You've been there before. You buy a holster at a great price only to realize that you got what you paid for. The thing is impossible to mount and unmount to your pants, and re-holstering is out of the question. The holster gets chucked and you buy something else 3-4 times the cost.
We've already covered this in the first blog post to the Making It Work series, but you can adapt and apply a bit of finesse to make the holster work for you. Something to note: our family will always recommend buying higher quality holsters with features to meet your needs- never settle! However, this post is made for those who want their current holster to work, despite its shortcomings. The shortcoming we will focus on here is re-holstering when a holster that has lots of flex and bend to it.
The Predator is an OWB pancake style belt slide holster meant to hold tightly to your body. This pancake holster is extremely low profile and slim for easy concealment. It holds very tightly to the body by design and is incredibly comfortable. In fact, it is our favorite leather holster. It features a stiffening strap across the front of the holster to keep the mouth of the holster open for holstering. The Predator features 1-3/4" belt slots that are punched so the holster rides at a 15° cant. It tilts forward but not too much, making it a perfect draw. Like all of our holsters, it also features a custom cut body shield that fits your specified gun and will not interfere with your draw.
In our experience so far, no, holstering does not have any major advantages or disadvantages in gameplay. The only change you will find while holstering your weapon is that NPC's around Halcyon will no longer make mention of your lack of holstering when entering certain areas.
It is the act of re-holstering, however, that proves the most dangerous task a gun carrier will perform with a handgun, and this is why many refuse to try AIWB. The reality is that re-holstering in any position can be hazardous if done incorrectly. But, if done correctly, re-holstering into an appendix holster is just as safe as anywhere else. In fact, if done correctly, I argue that it is safer than re-holstering elsewhere because you can visually inspect the holster opening before inserting the gun and you can control the process better in front of your body than when the gun is strong side or, worse yet, behind the hip.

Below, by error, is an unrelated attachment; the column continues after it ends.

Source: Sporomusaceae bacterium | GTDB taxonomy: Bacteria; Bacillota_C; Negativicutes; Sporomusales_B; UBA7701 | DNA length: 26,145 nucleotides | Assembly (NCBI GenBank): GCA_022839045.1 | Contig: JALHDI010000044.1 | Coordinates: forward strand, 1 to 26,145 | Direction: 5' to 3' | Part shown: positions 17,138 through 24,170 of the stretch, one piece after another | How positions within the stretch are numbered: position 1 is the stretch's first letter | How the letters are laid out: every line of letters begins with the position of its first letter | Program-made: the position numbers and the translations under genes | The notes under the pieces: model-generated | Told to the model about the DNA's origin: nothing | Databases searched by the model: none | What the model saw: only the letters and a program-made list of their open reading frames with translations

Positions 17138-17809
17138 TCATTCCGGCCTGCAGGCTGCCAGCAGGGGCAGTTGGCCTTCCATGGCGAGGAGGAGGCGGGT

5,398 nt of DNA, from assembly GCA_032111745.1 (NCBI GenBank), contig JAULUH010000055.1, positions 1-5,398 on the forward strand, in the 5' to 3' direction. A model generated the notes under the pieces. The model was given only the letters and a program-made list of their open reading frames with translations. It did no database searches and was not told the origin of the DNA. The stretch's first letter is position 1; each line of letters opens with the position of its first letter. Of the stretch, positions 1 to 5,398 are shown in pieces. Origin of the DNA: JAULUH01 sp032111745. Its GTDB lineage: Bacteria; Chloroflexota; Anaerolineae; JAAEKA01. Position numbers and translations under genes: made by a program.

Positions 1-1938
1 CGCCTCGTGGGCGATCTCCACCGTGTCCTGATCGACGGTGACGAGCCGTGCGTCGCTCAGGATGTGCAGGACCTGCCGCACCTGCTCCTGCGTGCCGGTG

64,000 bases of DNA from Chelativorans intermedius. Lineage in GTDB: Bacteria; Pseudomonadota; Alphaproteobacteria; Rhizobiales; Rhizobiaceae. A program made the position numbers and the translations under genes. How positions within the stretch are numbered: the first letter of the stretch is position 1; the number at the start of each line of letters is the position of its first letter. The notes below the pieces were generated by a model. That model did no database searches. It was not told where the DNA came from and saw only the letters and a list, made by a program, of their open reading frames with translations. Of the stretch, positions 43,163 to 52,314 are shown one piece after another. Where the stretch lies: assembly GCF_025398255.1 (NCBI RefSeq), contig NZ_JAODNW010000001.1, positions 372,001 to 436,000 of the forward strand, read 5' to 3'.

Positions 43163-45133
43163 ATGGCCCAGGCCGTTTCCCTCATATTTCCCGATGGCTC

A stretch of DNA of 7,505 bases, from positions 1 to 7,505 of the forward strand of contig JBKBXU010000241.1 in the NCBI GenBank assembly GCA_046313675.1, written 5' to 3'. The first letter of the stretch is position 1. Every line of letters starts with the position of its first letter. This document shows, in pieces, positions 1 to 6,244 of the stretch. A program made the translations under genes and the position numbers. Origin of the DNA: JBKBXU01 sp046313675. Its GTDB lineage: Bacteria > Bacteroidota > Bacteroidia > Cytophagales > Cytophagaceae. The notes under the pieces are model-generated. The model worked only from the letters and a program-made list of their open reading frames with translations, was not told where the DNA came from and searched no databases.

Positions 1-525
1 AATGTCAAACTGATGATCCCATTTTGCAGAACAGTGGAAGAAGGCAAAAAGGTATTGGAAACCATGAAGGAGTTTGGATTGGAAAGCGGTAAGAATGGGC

The new Soma Prime mod from the Entrati Syndicate resets its buff on reloading or "holstering", but there are a number of actions that count as "holstering" that really shouldn't reset the buff, most notably using the Parazon for a Mercy Kill.
Extremely well made holster that makes it easy to carry my full size pistol all day AND compete in club matches, running and gunning.Holster stays put while drawing and holstering.I have recommended this to all my friends who are looking to purchase one.
A majority of self-inflicted gunshot wounds that occur during firearms training or range practice involve the re-holstering of the gun. This is most often the result of poor training, poor gear choices, and a natural human tendency to become distracted during seemingly mundane tasks. While much training effort focuses on the draw, re-holstering is most often glanced over as merely an administrative procedure. The reality is, re-holstering your handgun is potentially the most dangerous thing you will ever do with a gun. The proper technique and mindset concerning this particular aspect of gun handling is in order.